Rebecca Siemering is an artist, arts administrator and curator who has lived and worked in Rhode Island since 1997. As Exhibition Coordinator for the Arts & Business Council of RI since 2006, she has had a hand in producing installations and exhibitions with artists and arts groups in transitional spaces in Downtown Providence. Rebecca is con-currently the Director of Providence Art Windows, a public arts project that fills empty retail spaces in Downtown Providence with new art installations every 3 months. Rebecca maintains a thriving art studio in Pawtucket, RI. For the last three years she has been producing sculptures and textile art for her “Lottery Project” by taking a daily walk in the neighborhood and picking up thrown away scratch tickets. Her recycled, paper-based sculptural work is in the collection of Fidelity Investments, and in traveling in shows with the Robert C. Williams Paper Museum and the Fuller Craft Museum. You can view her work and writing about her work by going to scratchticketmania.blogspot.com. If Rebecca is not in the studio, she is in her little yard in Pawtucket growing as many vegetables and berries as she can. The neighbors affectionately call her “the corn lady.”

Rebecca has a BFA from Washington University in St. Louis.

6. Fulton Street

Babette Allina


Things That Can’t Be Said

paint, glass, paper


 About the Work

This installation uses abstracted, reductive mark making as a kind of visual short hand to communicate something verbally obscure. It is intended to engage pedestrians in an exercise of semiotics – asking them to ‘read the sign(s).’ 

 It builds on an ongoing effort to create a lexicon of marks derived from objects natural or otherwise.  Some marks are accidents, duplicated repetitively, until they become part of the vocabulary. Recently, the work has taken the form of paint incased in resin to create visual “stains”, or in collaboration with the Rowley lab at URI, light emissions using bioluminescent bacteria and chemical inhibitors. The processes that are being explored are dictated by the ideas of containment, and public vs. private communication. 


About the Artist

Babette Allina is a painter living and working in Rhode Island.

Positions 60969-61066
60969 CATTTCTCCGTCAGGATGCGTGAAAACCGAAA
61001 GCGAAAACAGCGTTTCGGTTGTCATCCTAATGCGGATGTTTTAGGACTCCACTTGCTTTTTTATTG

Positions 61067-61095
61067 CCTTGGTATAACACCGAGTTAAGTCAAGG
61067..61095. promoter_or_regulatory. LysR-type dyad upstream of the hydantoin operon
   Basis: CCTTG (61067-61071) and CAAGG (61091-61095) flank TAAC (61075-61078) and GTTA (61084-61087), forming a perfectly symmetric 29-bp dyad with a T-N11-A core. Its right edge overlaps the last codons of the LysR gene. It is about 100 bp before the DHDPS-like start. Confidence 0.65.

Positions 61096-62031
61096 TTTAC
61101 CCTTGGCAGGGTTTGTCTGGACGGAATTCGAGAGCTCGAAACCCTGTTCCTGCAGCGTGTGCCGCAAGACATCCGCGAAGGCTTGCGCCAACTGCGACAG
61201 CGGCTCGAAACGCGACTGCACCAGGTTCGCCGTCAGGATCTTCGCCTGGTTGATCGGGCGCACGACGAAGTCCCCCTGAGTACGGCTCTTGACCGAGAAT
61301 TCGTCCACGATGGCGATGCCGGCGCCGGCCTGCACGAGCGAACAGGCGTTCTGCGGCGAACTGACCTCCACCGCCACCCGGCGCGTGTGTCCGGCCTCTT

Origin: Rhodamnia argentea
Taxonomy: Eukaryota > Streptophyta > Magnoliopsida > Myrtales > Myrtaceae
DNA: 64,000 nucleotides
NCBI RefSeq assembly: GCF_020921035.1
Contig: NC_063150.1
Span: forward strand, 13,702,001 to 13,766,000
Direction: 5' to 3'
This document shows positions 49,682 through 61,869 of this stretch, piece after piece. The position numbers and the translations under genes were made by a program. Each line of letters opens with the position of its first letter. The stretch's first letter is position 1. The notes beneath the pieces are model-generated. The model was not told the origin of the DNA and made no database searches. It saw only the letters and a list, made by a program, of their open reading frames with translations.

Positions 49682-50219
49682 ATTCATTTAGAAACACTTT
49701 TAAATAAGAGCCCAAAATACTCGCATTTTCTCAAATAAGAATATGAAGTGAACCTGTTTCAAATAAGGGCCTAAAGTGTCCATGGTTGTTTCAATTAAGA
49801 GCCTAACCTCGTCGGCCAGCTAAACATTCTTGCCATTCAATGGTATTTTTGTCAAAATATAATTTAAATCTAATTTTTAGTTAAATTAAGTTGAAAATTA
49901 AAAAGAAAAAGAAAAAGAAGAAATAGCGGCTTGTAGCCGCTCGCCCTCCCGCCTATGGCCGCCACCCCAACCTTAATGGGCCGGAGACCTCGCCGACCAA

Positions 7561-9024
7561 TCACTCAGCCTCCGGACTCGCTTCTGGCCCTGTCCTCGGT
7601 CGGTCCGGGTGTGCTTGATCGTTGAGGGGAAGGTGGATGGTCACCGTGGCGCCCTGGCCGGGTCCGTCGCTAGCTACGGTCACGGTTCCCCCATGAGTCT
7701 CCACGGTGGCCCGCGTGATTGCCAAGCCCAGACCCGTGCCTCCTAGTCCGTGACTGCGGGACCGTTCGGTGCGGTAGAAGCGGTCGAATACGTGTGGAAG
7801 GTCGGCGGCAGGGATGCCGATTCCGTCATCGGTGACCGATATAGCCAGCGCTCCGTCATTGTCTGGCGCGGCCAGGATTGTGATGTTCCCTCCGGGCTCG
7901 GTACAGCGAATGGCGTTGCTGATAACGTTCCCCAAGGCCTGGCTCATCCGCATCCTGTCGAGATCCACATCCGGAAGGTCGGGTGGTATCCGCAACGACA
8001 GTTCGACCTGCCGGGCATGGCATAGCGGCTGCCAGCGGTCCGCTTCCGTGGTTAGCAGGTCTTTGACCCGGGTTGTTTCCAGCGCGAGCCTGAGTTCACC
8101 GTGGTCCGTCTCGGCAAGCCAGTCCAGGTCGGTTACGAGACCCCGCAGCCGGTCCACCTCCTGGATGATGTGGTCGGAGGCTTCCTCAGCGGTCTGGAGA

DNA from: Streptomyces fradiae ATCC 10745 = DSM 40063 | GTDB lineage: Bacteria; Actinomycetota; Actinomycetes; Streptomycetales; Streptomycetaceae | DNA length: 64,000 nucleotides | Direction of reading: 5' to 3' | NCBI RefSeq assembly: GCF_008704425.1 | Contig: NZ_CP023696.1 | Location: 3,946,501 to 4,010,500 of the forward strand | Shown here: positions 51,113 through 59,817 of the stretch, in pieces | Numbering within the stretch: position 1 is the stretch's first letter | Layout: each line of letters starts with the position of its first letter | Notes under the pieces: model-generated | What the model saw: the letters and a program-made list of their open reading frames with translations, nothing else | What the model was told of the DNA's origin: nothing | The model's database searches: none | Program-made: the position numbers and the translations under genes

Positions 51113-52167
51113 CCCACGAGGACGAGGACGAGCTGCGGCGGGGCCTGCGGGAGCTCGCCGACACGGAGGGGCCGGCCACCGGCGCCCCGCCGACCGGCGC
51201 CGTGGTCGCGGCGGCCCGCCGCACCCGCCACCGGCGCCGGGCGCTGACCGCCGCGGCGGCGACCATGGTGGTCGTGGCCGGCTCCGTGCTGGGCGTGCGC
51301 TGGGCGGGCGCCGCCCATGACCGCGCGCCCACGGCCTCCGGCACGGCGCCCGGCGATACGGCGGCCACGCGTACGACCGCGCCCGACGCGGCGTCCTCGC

Recent exhibitions include Myopic Books: http://vieralevitt.org/myopic/allina.htm, the Wheeler Gallery, and the University of Rhode Island Galleries.  Her work has appeared in various publications including ArtNews, Urban Design and New York Magazine.  She earned her BA in politics and painting from Bennington College, and an MA in political science from the University of Rhode Island. She is employed by the Rhode Island School of Design.

7. RI Housing, Washington Street

Marjory Garrison

Call and Call Again.

Paint on Canvas


 About the Work

An interactive piece that will keep you coming back for more. It's a story that starts in September and goes till winter. Daily recorded messages will be curated over the next three months, so call, and call again!

Call 401.626.4414 to hear a new sound or story every day.

About the Artist

Marjory Garrison spends far too much time on the phone these days, helping nonprofits around the country design and run grassroots campaigns. A writer and campaigner by trade, she likes drawing her friends into curious encounters and curated group experiences, whether through her mail art shop or thebiggestlittle.org. She is inspired by mileage and story-telling, and would like to make a career of sitting and listening to the stories you tell on long road trips.  

8. URI Library, 80 Washington Street

AS220 Print Shop Key Members

AS220 Community Print Shop Staff and Key Members

Jennifer Almeida

Morgan Calderini

Kat Cummings

Michael Kachanis

Victoria Lockard

Stephanie McGuinness

Derek Schusterbauer

Carol Sweeney

Meg Turner

Meredith Younger

About the Work

* Please note the installation with the AS220 PrintShop is in transition. It lives online at the Flickr page, and the collective web site below.

The AS220 Community Print Shop Key Members, in collaboration with the general public and the Providence Public Library, have screen-printed and installed new work in the window of the University of Rhode Island’s downtown library.